Zero Gradient Gravity Fields, Dark Matter, and the Formation of Stars

We’ve mentioned in the past (to ourselves) that the formula for the Schwarzschild radius for a black hole, c2=2GM/rs tells us that no matter how thinly distributed a mass is, (such as 1 atom per cubic centimeter), if you have a large enough sphere of it, it will have a Schwarzschild radius when viewed from outside that volume. You can see this just by shuffling the equation around a little, so that c2/2G, which is a constant, equals M/r, the mass over the radius. For any given density, the mass, M increases with the cube of the radius, so for any given density, you can always find a radius that contains enough mass to equal the value c2/2G. Cute, huh?

I struggled for awhile wondering if an infinite 3D field of particles (which would appear to be flat gravitationally, that is, not have a gradient), would allow for overlapping apparent black hole horizons; everywhere you looked, there would be large, overlapping, spherical volumes that had enough mass to become black holes. Could this be our apparent cosmological horizon? But today (5/12/18) it occurred to me that the key feature of a black hole is that it has a gravitational gradient. You have to work to get out of the gravity well, or the idea of an event horizon is meaningless. But an infinite field of equally distributed mass has no gradient. It appears flat. Ergo, no event horizon, no matter the density.

Cruising along in deep space, there is, in essence, the same amount of mass pulling on you from all sides, that tenuous 1 atom per cm3. It could just as well be 10 atoms, or 100, or a million, with no noticeable effect. Once we attained a velocity, we would maintain that velocity – an object in motion remaining in motion. The interstellar gas would eventually slow you down, but it would take a very ong time.

Working with the 1 atom/cm3 extending to infinity, let’s say we superimpose another huge sphere of 1 atom/cm3 gas on top of that, so huge that it provides you with an event horizon (if I’ve done my math right, it would amount to roughly 1.5×105 light years in radius, or a ball 0.3 million light years in diameter). Now there is a mass and a very small gravity gradient. Is the event horizon based on the 2 atoms/cm3, or the 1 atom/cm3 density? We’ve already seen that the original 1 atom/cm3 field provides no gradient, so it would make sense that the only effect to the observer is to see the event horizon created by the new 1 atom/cm3 superimposed on the existing field; the other previously existing field is completely flat and cancels out.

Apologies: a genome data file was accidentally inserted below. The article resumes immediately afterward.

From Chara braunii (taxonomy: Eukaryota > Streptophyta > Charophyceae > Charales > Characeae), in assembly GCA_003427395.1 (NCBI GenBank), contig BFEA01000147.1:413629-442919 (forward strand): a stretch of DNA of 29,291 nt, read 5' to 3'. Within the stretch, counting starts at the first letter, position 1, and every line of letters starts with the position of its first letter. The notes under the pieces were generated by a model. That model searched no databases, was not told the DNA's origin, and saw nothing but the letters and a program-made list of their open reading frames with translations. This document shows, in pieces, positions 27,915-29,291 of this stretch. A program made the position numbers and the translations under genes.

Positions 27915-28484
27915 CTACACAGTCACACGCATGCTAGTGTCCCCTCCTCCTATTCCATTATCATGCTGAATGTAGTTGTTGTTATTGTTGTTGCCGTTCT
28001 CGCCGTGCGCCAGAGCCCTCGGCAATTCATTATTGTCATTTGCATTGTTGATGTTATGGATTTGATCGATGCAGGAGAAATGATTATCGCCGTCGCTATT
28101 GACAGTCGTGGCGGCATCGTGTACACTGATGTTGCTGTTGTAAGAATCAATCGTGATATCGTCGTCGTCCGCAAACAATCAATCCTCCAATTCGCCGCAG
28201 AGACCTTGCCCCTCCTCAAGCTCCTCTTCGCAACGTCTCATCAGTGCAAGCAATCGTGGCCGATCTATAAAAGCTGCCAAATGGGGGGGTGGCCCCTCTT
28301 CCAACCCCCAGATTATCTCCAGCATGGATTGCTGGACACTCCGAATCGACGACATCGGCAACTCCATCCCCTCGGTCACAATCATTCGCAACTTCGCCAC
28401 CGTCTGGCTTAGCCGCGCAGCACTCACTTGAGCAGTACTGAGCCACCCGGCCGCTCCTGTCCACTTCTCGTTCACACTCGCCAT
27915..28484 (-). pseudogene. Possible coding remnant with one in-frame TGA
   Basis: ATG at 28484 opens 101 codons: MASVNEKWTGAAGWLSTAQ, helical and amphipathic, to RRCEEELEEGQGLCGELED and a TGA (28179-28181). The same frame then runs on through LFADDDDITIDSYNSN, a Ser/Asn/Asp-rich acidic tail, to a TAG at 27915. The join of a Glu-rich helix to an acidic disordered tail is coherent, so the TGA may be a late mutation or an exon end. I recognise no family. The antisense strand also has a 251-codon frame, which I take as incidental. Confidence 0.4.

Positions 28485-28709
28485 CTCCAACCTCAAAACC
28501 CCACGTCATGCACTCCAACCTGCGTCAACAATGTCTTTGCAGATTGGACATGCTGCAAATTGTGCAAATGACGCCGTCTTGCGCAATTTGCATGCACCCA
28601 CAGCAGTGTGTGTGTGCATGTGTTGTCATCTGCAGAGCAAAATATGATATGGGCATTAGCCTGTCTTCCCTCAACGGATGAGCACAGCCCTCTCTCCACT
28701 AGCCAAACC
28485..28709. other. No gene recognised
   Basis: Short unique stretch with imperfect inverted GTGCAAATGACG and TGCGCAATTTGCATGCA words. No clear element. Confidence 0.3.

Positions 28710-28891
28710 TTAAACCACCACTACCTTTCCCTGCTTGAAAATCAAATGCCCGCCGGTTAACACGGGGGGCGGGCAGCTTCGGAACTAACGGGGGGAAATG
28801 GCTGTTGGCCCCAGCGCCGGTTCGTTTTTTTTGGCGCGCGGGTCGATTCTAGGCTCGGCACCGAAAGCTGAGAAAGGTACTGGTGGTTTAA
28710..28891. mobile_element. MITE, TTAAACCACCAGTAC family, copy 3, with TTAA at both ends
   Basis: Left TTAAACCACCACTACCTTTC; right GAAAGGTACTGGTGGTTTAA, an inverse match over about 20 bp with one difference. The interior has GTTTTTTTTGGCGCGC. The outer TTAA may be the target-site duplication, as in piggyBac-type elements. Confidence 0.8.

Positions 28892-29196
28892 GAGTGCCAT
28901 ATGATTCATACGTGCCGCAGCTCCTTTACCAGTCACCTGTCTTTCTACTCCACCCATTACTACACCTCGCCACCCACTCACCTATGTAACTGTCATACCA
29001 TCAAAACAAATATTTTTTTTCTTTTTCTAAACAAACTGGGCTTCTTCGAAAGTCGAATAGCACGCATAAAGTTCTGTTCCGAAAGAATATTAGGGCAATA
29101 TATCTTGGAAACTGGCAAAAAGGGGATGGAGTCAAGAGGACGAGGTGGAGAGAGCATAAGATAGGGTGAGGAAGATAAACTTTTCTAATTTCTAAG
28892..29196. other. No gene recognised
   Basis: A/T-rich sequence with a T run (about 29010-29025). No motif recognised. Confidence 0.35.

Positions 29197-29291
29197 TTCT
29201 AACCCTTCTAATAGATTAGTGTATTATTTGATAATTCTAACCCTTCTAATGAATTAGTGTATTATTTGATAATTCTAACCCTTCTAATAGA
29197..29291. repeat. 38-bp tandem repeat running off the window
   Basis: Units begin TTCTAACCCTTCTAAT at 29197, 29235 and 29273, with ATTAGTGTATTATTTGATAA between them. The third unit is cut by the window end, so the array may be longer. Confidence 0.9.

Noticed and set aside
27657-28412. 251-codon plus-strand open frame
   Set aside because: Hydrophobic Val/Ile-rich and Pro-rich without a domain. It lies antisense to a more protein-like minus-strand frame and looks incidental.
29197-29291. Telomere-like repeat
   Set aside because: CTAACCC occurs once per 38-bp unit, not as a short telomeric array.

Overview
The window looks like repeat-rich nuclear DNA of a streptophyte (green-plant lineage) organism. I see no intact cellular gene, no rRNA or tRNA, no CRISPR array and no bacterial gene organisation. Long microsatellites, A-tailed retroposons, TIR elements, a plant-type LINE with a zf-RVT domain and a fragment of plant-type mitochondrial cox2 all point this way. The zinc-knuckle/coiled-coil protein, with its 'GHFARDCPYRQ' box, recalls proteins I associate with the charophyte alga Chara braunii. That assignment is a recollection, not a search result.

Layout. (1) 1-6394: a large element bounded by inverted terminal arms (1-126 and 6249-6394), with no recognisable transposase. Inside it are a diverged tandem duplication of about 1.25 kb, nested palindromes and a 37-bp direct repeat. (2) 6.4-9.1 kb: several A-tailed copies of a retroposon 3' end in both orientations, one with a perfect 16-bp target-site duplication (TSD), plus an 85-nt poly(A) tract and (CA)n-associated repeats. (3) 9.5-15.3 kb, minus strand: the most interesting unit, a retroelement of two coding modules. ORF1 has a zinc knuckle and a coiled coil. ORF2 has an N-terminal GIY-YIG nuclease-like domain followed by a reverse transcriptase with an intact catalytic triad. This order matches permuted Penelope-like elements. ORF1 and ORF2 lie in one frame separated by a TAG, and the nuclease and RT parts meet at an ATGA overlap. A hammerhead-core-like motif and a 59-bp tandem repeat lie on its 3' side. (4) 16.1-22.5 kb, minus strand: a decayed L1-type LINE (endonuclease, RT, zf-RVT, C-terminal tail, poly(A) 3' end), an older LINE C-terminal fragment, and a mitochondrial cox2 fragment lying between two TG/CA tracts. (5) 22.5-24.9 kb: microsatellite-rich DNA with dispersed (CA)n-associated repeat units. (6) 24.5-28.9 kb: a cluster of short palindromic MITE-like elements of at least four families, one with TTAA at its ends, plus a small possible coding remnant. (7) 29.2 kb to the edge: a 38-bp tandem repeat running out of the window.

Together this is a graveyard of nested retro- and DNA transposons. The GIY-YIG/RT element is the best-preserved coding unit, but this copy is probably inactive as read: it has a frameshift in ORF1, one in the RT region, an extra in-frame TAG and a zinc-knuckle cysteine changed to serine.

However, the new field created by the new mass is going to affect both the old mass (1 atom of hydrogen per cm3 everywhere) and the new mass (1 atom per cm3 in the giant sphere). The object will form with twice the mass (in this case) predicted by the theory. When it’s first put in front of us, we will measure a mass represented by the 1 atom/cm3 in that volume. As it collapses and takes the background mass with it, it will finally produce a mass that accounts for the 2 atoms/cm3 that we actually started with. While it’s doing this, it will also be backfilling the area that it vacated with more interstellar gas, as that gas is also being pulled in by the gravity of the developing black hole, so the overall density of the universe will appear mostly unchanged, even around the black hole.

Practically speaking, this would be more likely to happen in a nebula, where the density is much higher.

One of the most interesting things about this process is that if there is an undetectable mass-type in the universe (like dark matter) that only interacts with regular matter through gravitation, and it’s distributed equally everywhere, then objects that form (planets, Suns, black holes) will also pull in this other mystery mass. As described above, the tenuous gas (1 particle per cc) that we currently measure may actually mass 2 or 10 or 100 particles per cc. We wouldn’t know since the field is flat. Since this new mass doesn’t react with normal matter, it will clump in the center of the object (although it may have its own chemistry and volume that prevent excessive density). Small objects existing on a larger mass (like humans), would have the dark matter pulled out of them, and when we performed tests like The Cavendish experiment to measure the gravitational constant, it would give us a good value for G for normal matter, and would give us erroneous results for the masses of the planets and the Sun. We would think the core is made of denser matter than it really is, both in the Sun and Earth. We know the mass of the Earth, but a substantial chunk could be dark matter and we’d never know it. Perhaps the iron core is made of silicon at half the molecular weight (which is interesting, because magma is 50% silicon dioxide, and only 9% ferrous oxide).

However, most objects that have formed in the last few million years are going to have some dark matter as part of their core. They have gravity, and any dark matter out there will be attracted to it just like regular matter, until an object forms which is part dark and light matter. This includes asteroids. Eventually, we’re going to move an asteroid, and when we do, the acceleration is going to leave the dark core behind. We may not notice it unless we’re looking for it, or if it’s a substantial enough part of the mass that we detect a mass-change in the object as it’s propelled. We would end up with two objects; the obvious light-matter asteroid, and the invisible dark-matter asteroid that could only be detected with a gravitational gradiometer. It would change the way we thought about the universe.

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